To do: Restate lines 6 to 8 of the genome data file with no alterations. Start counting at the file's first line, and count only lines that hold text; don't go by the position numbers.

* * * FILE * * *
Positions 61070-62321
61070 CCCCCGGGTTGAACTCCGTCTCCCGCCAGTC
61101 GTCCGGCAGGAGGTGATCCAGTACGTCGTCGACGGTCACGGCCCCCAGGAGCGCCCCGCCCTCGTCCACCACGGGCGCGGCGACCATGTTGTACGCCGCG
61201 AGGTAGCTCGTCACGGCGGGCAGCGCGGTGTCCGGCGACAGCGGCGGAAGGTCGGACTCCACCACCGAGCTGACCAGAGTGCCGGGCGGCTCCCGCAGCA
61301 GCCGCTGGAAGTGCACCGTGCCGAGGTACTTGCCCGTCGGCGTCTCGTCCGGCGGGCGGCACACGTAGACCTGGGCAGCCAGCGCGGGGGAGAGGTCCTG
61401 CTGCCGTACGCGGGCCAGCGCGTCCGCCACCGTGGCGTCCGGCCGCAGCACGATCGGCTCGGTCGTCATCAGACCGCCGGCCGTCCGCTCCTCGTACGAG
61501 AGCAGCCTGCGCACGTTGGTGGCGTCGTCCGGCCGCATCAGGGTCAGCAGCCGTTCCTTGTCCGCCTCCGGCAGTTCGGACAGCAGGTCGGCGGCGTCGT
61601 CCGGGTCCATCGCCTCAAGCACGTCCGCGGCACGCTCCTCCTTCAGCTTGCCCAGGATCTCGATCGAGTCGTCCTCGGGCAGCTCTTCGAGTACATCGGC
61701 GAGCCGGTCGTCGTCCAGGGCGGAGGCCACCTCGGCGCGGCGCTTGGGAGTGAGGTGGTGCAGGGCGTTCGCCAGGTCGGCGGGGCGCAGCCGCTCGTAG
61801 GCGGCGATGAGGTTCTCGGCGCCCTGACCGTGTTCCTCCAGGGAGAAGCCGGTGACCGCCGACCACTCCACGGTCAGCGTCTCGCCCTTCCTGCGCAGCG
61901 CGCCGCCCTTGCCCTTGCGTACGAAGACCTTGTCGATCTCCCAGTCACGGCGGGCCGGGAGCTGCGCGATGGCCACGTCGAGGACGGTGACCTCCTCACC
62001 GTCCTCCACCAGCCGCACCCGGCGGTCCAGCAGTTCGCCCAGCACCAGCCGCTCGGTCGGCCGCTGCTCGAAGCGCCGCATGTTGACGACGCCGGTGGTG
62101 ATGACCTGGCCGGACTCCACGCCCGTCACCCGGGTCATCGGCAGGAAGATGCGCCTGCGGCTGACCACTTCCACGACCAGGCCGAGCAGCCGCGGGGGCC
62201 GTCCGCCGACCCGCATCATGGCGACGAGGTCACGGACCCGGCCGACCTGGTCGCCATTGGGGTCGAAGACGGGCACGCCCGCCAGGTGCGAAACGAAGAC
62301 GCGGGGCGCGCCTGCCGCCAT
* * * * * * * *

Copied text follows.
61401 CTGCCGTACGCGGGCCAGCGCGTCCGCCACCGTGGCGTCCGGCCGCAGCACGATCGGCTCGGTCGTCATCAGACCGCCGGCCGTCCGCTCCTCGTACGAG
61501 AGCAGCCTGCGCACGTTGGTGGCGTCGTCCGGCCGCATCAGGGTCAGCAGCCGTTCCTTGTCCGCCTCCGGCAGTTCGGACAGCAGGTCGGCGGCGTCGT
61601 CCGGGTCCATCGCCTCAAGCACGTCCGCGGCACGCTCCTCCTTCAGCTTGCCCAGGATCTCGATCGAGTCGTCCTCGGGCAGCTCTTCGAGTACATCGGC